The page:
It’s hard to believe that it’s been 25 years since Mazda took the wraps off the original, first-generation MX-5 Miata. That car was built as a modern interpretation of the original, RWD Lotus Elan, and it captured the imagination of the sports car faithful by combining- for the first time!- a quick, nimble, and genuine open-top experience with the bulletproof reliability that is the hallmark of Japanese automakers.
As such, the Miata was a revelation.
See, up until the Miata, choosing a sports car meant sacrificing reliability. If you wanted that Alfa Romeo or that MGB, it meant that you also wanted to spend
a few several weekends wrenching on the thing. It would leave you stranded, too- no matter much you loved it. It was a death trap. The Miata, however, was none of those things. It was that “right” partner that finally rewarded your love by loving you in return and, in the 25 years that have come and gone since the first Miata showed up on our collective doorsteps, that love has grown richer, deeper, and better.
… I mean, obviously you still love the Miata. It’s just, I dunno. It looks a little bit cartoonish and botox-y now, you know?
Luckily, the 2016 Miata isn’t here, yet, and the 25th Anniversary 2015 Mazda MX-5 Miata can still be had for about the price of Mazda’s own 6 series mid-size sedan– but with enough in the way of classic Lotus Elan styling cues for the connection to still resonate with the older Gen-X and Baby Boomer crowds that I find myself feeling increasingly comfortable around. In addition, Chris recently drove the (nearly identical) 2014 version, so I’ll keep my review to more “practical” matters.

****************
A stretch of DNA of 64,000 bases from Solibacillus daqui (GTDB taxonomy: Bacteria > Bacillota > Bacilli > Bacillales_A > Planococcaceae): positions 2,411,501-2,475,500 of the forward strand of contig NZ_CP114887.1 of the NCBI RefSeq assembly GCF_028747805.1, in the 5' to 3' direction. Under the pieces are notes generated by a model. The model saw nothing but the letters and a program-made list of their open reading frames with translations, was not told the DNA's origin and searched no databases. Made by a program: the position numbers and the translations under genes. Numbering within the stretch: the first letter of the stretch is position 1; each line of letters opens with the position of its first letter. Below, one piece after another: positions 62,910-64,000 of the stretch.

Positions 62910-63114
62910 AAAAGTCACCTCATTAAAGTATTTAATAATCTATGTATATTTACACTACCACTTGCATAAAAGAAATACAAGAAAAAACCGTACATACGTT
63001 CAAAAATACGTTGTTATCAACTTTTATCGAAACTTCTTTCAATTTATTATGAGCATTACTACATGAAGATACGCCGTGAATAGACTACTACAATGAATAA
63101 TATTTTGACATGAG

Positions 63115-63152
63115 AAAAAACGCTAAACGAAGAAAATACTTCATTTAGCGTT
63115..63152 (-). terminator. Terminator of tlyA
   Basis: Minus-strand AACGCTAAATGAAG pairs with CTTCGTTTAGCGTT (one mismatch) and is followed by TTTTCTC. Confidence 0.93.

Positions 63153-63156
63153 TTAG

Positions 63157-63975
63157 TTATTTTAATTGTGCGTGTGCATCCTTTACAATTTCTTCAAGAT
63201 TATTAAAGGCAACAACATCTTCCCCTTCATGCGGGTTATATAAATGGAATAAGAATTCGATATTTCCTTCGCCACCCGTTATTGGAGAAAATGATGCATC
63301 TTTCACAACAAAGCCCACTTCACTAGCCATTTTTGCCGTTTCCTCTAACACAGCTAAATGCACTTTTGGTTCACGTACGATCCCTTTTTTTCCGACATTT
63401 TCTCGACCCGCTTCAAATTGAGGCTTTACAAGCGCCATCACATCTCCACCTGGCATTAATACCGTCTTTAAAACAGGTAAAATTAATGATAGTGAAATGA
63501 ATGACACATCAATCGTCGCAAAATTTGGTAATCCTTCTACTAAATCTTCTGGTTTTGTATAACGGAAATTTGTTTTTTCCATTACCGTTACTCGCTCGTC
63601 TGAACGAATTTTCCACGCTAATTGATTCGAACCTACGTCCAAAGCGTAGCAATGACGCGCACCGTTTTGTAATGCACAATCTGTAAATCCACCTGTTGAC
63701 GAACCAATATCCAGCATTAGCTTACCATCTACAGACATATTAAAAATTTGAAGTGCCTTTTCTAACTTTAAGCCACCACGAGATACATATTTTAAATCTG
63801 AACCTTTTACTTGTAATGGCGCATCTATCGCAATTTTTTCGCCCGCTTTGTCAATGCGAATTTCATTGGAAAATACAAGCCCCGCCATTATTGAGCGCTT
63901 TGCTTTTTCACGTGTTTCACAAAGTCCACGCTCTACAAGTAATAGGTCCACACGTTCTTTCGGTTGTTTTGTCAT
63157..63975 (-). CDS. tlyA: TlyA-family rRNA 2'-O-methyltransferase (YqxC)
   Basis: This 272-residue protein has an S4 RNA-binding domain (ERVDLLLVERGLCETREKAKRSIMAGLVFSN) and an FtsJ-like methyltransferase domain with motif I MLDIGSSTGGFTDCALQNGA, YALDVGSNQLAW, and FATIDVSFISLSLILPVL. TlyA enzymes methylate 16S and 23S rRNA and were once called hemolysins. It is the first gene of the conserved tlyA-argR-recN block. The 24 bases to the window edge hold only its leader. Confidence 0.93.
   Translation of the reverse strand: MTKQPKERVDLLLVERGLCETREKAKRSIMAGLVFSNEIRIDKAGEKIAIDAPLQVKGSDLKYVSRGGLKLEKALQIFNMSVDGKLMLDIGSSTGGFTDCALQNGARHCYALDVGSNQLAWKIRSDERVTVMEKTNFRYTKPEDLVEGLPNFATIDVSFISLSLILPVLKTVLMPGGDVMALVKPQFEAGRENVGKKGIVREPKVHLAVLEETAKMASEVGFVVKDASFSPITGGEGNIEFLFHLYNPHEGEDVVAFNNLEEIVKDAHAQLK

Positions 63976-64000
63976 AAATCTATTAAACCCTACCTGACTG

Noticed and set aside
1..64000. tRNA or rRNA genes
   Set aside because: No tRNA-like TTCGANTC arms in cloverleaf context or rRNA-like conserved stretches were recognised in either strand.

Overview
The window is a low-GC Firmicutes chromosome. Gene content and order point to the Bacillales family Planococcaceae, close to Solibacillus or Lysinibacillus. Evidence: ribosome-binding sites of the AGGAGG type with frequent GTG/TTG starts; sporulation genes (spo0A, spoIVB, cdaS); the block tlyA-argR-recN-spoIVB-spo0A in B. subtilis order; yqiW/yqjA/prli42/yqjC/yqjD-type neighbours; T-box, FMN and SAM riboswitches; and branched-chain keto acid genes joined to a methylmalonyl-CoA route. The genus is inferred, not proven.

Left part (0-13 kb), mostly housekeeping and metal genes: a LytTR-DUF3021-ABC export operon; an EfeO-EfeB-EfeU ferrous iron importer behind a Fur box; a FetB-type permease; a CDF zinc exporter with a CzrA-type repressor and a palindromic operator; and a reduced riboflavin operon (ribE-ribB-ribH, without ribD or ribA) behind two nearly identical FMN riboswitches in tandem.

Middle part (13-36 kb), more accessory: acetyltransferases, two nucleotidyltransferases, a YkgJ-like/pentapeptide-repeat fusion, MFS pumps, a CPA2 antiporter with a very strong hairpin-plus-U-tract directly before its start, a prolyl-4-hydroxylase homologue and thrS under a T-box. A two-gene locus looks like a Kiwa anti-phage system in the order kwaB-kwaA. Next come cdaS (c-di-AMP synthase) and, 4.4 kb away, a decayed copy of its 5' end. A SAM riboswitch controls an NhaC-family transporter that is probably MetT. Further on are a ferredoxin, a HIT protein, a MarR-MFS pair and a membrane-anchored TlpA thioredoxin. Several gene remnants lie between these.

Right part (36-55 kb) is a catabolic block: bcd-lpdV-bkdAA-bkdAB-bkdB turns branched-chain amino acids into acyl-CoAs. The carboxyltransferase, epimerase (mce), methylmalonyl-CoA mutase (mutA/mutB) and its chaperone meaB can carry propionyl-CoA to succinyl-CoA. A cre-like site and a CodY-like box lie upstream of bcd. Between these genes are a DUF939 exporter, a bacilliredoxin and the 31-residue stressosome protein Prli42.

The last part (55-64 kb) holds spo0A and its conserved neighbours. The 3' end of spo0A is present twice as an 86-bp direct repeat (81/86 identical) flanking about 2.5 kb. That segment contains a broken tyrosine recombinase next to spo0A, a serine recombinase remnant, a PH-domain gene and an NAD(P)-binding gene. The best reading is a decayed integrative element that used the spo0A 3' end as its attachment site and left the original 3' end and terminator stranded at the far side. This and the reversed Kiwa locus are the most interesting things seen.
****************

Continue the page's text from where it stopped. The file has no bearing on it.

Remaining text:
2015 Mazda Miata | Can You Live With It
Like that first Miata, the 2015 Mazda MX-5 has a naturally aspirated 4 cyl. engine nestled between its axles that’s mated to a simple transmission that sends power exclusively to the rear wheels. In practice, the car is perfectly balanced, and feels like it’s light-years ahead of cars like the Scion FR-S/Toyota GT86, which are a generation or two newer, at least.
Inside, the Miata’s dash is free from large screens, which makes it feel like a much older car than it is. Similarly, the interior color choices on my tester were- what’s a polite way of saying “crap”? Seriously, Mazda (and Jeep, while I’m at it) seem to be hiring color-blind kids that are Hell-bent on pairing brown seats with otherwise black, plastic interiors. It never looks good, and certainly didn’t help the Miata seem “edgy” or even “nice”. A better choice, I think, would have been a durable, water-resistant cloth or even a marine vinyl that wouldn’t mind getting wet.
Speaking of getting wet, that is almost entirely optional with the 2015 Miata, which- in the case of my tester- one-ups the 1990 original by employing a folding metal roof. That metal roof, by the way, utterly removes the fear of someone slashing your top to get to your belongings (which has happened to me with both a Mustang and VW Cabrio) and doesn’t seem to carry a performance penalty. Up or down, trunk space remains very much the same.
The 2015 Mazda Miata is, in other words, an utterly drivable, practical little two-seater that could, maybe, make a practical commuter- especially in light of the 28 MPG I saw on the dash computer during much of my week with the little car.
2015 Mazda Miata | Final Thoughts
The last Miata I drove before this one was 2nd generation 1999 model. That car was light, nimble, and simple. 15 years on, the Miata is still light, nimble, and simple- and that is an astonishing achievement when you consider the bloat that other “sports cars” have packed on since 1990. Driving along Chicago’s Michigan Avenue and Lake Shore Drive with the top down on a cool autumn afternoon, the 2015 Miata made me a believer. Funny enough, just a week before and on the same road in similar weather, the Scion FR-S made me feel like only idiots would buy it.
I like to think that, on my better days, I’m not an idiot, and I would be very, very happy to buy a Mazda Miata if the wife/kids/urban parking situation allowed for an extra two seater- and that’s high praise from a guy who regularly scoffs at the need for car ownership. If they only offered the car in British racing green …
Original content from Gas 2.